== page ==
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Dublin councillor says 'we're not greedy' as 1,000 Garth Brook tickets reserved for Croke Park locals

Cllr Ring said that while the 1,000 ticket allocation is a good start in the engagement with residents, they still have to pay for them.

Dublin elitists can’t understand why Garth Brooks is so popular. Photo: Steve Humphreys

Neil Fetherstonhaugh

Former Lord Mayor of Dublin Nial Ring has insisted “we’re not greedy” as it was revealed 1,000 Garth Brook tickets have been set aside for locals living near Croke Park.

Cllr Ring said that while the 1,000 ticket allocation is a good start in the engagement with residents, they still have to pay for them.

“It might sound like a lot, but if you look at the immediate area there's probably about 25,000 people within a one kilometre radius of Croke Park - so everybody isn't going to get a ticket,” he told Newstalk Breakfast.

“I got an e-mail with an offer of tickets for Ed Sheeran, which I took up.

“That's something small, and it's a nice gesture - and make no mistake people are grateful for that - but it's a much bigger picture.

"We're not greedy and just want free tickets all the time; we have to pay for those tickets, by the way."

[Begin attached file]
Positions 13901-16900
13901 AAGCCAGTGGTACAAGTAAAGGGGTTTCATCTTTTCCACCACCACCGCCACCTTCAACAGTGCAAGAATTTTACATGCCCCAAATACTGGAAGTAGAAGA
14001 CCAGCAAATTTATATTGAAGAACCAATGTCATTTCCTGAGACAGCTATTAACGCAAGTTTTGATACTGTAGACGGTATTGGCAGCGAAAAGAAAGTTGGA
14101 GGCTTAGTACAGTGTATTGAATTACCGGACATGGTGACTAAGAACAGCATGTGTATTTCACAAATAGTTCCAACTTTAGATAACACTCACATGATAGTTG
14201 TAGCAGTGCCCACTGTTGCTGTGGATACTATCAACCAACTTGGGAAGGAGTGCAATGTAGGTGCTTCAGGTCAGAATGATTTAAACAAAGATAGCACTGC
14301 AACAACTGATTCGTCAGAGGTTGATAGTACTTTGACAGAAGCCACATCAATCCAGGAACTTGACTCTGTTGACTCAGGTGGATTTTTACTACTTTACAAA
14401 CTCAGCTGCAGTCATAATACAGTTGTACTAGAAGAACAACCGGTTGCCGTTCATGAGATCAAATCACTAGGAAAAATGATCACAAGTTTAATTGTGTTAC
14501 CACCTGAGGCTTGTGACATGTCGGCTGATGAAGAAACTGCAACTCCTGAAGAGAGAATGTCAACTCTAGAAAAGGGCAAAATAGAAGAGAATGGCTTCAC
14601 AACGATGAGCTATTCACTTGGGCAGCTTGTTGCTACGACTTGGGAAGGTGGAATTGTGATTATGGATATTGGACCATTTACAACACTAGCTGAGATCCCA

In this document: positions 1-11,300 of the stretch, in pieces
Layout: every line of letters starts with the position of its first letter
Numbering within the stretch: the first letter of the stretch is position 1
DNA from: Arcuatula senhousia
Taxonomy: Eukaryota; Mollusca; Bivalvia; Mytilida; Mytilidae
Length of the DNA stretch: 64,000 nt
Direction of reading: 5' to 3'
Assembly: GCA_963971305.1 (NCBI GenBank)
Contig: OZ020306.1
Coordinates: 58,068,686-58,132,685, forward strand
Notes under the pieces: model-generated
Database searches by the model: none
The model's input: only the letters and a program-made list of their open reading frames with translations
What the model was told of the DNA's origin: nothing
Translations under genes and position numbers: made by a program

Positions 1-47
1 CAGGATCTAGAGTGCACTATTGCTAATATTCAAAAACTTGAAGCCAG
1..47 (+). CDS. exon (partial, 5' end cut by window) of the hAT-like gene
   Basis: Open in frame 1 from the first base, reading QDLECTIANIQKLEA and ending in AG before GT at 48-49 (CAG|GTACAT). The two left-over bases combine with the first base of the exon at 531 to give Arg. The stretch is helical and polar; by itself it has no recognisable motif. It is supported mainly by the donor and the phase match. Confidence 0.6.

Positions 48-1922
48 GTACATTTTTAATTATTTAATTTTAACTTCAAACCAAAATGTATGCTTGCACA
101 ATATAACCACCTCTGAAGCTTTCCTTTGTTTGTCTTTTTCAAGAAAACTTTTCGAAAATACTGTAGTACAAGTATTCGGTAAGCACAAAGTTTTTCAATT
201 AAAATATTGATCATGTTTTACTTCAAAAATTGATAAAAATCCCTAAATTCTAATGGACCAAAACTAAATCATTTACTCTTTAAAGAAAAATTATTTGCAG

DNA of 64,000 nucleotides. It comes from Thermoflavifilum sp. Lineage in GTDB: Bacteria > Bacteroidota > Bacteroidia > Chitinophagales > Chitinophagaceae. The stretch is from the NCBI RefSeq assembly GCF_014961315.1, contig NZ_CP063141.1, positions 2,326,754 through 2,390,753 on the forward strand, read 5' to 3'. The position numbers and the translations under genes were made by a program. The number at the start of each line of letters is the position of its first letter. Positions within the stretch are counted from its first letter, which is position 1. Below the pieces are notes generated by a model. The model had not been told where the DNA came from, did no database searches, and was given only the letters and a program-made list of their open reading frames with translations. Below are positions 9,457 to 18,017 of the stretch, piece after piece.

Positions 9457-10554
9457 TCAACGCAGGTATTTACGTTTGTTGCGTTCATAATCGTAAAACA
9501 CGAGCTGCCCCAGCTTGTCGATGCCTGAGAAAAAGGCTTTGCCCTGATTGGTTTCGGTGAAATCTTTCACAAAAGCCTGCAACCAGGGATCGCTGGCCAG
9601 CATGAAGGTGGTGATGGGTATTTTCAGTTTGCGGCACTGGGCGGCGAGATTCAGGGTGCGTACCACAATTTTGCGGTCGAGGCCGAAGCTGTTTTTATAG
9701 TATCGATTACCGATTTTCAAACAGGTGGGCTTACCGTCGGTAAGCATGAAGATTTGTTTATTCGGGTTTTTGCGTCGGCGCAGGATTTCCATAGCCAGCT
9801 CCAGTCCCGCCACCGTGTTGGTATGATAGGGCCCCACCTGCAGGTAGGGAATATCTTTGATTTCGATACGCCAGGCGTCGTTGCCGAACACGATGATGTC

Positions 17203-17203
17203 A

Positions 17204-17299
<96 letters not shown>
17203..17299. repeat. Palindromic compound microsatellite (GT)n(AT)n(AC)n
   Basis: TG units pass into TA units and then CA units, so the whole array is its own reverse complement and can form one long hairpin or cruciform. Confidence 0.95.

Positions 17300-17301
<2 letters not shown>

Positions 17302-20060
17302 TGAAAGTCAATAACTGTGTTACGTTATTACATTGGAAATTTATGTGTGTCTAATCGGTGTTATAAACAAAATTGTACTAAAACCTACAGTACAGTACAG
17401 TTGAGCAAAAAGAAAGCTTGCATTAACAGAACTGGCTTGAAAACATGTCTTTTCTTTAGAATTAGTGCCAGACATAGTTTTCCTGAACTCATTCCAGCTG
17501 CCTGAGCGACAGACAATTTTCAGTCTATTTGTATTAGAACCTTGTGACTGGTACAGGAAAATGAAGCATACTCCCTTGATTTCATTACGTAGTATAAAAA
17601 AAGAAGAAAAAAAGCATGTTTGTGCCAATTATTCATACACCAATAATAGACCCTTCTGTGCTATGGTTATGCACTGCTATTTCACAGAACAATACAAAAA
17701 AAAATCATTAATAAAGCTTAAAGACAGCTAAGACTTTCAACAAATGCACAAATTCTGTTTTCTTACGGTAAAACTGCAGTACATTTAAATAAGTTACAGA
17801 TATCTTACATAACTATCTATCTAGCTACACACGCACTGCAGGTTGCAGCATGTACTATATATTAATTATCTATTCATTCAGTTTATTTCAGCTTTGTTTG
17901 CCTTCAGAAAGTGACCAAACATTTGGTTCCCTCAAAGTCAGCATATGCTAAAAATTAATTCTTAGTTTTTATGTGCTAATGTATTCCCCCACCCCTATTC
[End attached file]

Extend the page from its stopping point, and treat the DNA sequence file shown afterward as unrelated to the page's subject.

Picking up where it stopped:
Croke Park residents are to meet with stadium bosses and promoters later over next year's planned concerts at the Dublin stadium.

Country music star Garth Brooks is playing Croke Park

It is expected that the US country singer will try to play five gigs at GAA HQ next year.

Dublin City Council has granted a licence for three gigs in September, with an application lodged for a further two.

Meanwhile, British singer Ed Sheeran will play two concerts at Croke Park in April.

"I think this is probably the first of a series of meetings that are going to happen,” Cllr Ring added.

"The announcement has been made that it's hoped to have five concerts next September - it's a year out.

"So giving credit to the GAA and the promoters, at least this time there is engagement and consultation.

"It's a process and the promoter has to get permission from Dublin City Council, and local residents will have an opportunity to object if they want to object.

"But I think in terms of the overall assurances, it mainly revolves around traffic management - and it is over two weekends, which is better.

"The All-Ireland Football and Hurling Finals are moved into August and even July next year, so it does leave those two weekends in September free.

"People really are concerned that, with 80,000 people for five days or five nights, is going to have a disruptive effect.

"And it's a question of being able to get in and out of your house.

"We've heard the phrase 'prisoners in their own homes' - and if people feel that that could happen we have to address that now, and look at how that can't happen."

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